Modelling Agencies want to see very specific photos for their girls, and these photos are pretty standard head shots, 3/4, full body.

If you have the right look, you need almost no portfolio – word of mouth referral and recommendation, your reputation proceeding you, will always be the best form of marketing.

If you’re starting out there’s a lot of competition – How do you get cut through?  How do you differentiate or provide something the potential client needs right now so they pick up the phone?

Does it get you the job; win you (or the client) the award; showcase who you are or is just a bit of fun – a hobby – something explored?

But remembering, llike travelling “Destination is never a place but a new way of seeing things.” – Henry Miller

Increasing Sales Through Better Photography

Surfrider Beer Ring

In a blink a photo communicates a message to us and we instantly subconsiously decide whether to either ignore or investigate further?  The photography or headline grabs our attention, the first paragraph tells us what we hope the gain, if we’re interested we’ll click or read more.  If the image connects we’ll read, share, comment or might even buy/ subscribe.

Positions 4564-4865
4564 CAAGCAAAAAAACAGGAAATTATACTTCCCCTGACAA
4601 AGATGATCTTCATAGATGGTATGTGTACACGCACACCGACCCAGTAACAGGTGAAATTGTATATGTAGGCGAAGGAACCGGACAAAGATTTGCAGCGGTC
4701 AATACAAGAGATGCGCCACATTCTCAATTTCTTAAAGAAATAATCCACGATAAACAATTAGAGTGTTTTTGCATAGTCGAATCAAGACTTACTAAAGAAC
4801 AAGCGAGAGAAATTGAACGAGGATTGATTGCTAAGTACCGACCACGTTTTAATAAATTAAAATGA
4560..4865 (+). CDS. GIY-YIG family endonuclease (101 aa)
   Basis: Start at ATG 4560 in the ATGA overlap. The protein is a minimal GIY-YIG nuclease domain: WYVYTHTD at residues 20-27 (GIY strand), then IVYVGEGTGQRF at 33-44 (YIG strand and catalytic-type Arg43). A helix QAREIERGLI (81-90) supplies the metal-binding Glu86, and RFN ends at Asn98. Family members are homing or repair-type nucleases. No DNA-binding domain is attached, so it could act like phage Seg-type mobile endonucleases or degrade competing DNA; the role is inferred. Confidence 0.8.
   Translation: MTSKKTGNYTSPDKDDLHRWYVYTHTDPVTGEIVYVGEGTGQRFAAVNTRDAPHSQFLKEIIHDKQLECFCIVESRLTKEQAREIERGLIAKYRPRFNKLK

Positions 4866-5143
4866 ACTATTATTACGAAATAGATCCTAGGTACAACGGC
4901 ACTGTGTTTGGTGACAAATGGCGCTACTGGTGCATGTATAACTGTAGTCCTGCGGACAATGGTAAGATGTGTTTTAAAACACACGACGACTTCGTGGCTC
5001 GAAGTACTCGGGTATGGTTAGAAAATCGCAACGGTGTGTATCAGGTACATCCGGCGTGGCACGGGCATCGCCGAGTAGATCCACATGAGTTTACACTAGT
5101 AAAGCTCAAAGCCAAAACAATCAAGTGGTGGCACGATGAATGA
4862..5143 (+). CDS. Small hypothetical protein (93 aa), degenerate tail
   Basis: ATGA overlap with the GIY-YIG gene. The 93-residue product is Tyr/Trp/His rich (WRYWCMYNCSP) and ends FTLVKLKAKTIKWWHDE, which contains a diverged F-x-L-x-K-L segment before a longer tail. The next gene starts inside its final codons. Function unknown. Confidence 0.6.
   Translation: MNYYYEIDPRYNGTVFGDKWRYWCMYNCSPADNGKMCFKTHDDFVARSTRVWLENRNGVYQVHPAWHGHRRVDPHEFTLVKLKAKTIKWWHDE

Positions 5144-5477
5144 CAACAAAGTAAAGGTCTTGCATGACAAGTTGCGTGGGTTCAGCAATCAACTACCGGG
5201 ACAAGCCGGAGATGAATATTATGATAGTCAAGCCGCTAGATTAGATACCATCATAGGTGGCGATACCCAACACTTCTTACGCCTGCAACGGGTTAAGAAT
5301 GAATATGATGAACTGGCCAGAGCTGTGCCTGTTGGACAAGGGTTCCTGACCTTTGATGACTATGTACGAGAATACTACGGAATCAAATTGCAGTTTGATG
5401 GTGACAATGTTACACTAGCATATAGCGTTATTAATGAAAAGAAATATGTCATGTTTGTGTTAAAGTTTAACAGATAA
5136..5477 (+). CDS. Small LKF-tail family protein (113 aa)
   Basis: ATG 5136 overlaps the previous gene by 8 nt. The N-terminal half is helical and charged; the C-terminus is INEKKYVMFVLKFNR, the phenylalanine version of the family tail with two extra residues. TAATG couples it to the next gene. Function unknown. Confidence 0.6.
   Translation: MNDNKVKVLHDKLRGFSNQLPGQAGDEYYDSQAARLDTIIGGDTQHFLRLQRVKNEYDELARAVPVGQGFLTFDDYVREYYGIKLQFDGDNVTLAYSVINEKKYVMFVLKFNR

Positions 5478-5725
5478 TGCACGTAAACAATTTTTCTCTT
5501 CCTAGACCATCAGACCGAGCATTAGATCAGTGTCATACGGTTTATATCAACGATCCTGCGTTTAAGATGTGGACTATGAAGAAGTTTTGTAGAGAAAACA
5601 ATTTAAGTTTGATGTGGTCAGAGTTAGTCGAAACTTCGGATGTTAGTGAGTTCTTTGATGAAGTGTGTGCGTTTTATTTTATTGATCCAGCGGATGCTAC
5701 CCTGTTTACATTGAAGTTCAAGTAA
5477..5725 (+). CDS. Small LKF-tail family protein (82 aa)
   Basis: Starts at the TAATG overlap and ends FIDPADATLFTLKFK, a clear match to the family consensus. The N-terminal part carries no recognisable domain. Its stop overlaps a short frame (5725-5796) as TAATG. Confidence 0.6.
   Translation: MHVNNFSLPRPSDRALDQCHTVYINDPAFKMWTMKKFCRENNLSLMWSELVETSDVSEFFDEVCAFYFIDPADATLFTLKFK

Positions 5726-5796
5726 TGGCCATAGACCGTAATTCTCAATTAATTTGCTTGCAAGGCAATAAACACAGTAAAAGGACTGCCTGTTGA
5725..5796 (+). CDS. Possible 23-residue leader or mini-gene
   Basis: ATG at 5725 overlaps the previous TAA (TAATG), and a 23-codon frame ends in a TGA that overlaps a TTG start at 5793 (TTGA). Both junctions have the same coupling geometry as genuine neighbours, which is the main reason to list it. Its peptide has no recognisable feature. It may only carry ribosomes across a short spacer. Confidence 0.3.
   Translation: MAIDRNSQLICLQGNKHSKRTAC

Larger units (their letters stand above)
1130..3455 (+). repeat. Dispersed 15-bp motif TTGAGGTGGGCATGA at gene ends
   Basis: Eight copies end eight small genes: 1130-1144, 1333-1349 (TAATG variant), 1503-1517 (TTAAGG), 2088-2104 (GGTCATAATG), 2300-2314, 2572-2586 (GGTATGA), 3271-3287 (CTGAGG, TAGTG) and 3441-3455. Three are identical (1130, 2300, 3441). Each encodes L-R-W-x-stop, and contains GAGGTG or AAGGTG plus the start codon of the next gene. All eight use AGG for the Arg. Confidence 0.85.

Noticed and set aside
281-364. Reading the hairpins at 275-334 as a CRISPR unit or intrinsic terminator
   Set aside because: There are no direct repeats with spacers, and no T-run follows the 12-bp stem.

Welcome to first Saturday Shopper Showcase segment of maxysphoto daily blog.  This segment hopes to focus on how photography can help you sell – either you, your products, your idea, your business.  It’s the “commercial photography” side of things looking at examples of great campaigns through to you creating or interpreting a creative brief and online stores we love (or not). 

Any communication is like that – advertising, meeting people, reading an article.  The headline designed to capture your attention, the first paragraph the key WIIFM (What’s In It For Me).  The key here is “relevance” and does it “resonate”?

Credits: 

Advertising Agency: Leo Burnett, Sydney, Australia
Executive Creative Director: Andy Dilallo
Creative Director: Mark Harricks
Art Director: Brendan Donnelly
Copywriter: Guy Futcher
Retoucher: Cream